Ending “corrupt” practices in medicine: Harvard conference reportBMJ 2015; 350 doi: https://doi.org/10.1136/bmj.h2618 (Published 15 May 2015) Cite this as: BMJ 2015;350:h2618
- Jeanne Lenzer, associate editor, The BMJ
Tougher sanctions for the illegal marketing of drugs, fewer fast tracked new drugs, and fines for companies whose drugs fail to live up to their stated benefits, were just some of the solutions for ending institutional corruption in medicine raised at a Harvard Law School conference this month.
The event was a culmination of a five year project at the university’s Edmond J Safra Center for Ethics and brought together people from different fields, including law and medicine, to investigate and find solutions for global institutional corruption.
Professor Lawrence Lessig, who led the project, defined institutional corruption as “any systemic influence” that undermines an institution’s goals and that “leads to a loss or weakening of the public trust in the institution.”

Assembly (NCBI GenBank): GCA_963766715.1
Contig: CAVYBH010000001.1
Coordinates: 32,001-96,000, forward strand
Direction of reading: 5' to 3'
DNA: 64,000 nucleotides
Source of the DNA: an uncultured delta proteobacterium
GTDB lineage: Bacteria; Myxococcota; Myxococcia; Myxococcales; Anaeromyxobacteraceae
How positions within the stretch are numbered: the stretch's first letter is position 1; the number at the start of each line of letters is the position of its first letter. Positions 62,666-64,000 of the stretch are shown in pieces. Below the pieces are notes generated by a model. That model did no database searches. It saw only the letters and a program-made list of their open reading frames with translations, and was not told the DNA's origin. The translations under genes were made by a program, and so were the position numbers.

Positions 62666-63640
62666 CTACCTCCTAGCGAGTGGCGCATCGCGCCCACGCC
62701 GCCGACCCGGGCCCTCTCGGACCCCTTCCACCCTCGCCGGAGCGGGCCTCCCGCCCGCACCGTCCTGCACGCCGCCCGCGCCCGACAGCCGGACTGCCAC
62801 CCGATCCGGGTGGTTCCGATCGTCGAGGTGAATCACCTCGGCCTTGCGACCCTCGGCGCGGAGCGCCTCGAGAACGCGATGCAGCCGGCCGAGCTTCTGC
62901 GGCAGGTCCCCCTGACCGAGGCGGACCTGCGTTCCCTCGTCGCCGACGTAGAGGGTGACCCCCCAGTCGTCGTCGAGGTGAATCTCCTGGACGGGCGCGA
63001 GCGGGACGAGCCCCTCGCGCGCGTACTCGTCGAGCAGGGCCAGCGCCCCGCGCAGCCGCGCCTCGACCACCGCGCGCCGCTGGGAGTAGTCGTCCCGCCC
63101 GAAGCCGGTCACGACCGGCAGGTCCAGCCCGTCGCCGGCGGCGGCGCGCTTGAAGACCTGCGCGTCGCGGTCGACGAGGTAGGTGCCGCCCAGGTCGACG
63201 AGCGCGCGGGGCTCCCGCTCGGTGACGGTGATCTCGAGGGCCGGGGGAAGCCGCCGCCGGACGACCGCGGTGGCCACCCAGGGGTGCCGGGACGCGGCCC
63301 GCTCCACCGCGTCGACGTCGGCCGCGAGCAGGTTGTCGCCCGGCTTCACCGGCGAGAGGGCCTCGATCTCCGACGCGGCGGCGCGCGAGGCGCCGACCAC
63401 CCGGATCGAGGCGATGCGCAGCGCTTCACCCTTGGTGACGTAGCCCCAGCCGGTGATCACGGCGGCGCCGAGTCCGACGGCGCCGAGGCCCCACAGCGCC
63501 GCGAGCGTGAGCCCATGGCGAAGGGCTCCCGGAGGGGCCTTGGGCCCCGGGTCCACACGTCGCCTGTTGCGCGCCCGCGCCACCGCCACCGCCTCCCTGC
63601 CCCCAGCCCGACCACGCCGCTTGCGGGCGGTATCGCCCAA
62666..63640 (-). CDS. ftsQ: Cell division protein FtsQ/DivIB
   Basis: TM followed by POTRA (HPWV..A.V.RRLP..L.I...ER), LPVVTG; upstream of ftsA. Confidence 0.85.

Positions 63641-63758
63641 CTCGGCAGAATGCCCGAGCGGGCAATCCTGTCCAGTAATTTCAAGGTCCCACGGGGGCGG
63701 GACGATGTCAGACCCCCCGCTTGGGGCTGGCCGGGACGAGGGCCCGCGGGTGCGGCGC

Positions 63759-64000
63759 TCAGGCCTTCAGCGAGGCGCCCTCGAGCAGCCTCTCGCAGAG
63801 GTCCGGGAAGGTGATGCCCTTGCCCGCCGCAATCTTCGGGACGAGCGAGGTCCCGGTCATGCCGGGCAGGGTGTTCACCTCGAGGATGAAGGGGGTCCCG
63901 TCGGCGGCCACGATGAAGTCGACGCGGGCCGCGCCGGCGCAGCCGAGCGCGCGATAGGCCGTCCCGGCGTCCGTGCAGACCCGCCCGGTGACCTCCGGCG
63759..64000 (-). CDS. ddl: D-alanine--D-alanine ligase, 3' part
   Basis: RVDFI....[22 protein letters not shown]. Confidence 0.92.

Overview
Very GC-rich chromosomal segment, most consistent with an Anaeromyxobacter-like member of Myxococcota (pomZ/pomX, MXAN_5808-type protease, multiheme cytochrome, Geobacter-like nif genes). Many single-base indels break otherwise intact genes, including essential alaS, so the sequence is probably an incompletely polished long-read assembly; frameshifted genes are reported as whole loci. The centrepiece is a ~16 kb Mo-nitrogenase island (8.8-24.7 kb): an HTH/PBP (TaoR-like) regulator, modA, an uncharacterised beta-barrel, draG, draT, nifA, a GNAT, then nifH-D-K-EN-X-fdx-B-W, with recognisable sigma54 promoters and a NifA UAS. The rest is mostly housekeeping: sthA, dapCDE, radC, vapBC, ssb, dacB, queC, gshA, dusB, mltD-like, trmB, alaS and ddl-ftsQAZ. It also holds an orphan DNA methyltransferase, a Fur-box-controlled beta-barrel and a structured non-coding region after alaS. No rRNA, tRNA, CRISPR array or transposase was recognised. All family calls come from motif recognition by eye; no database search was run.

Institutional corruption in medicine was raised in several guises. Marc Rodwin, professor of law at Suffolk University Law School, Boston, called for greater scrutiny of pharmaceutical marketing, pointing to high levels of off-label prescribing in the US and internationally.
“21% of prescriptions in the US are for off-label uses, and for certain products it can go as high as 80%. About 70% of those [off-label] uses lack scientific support.”
Although manufacturers …
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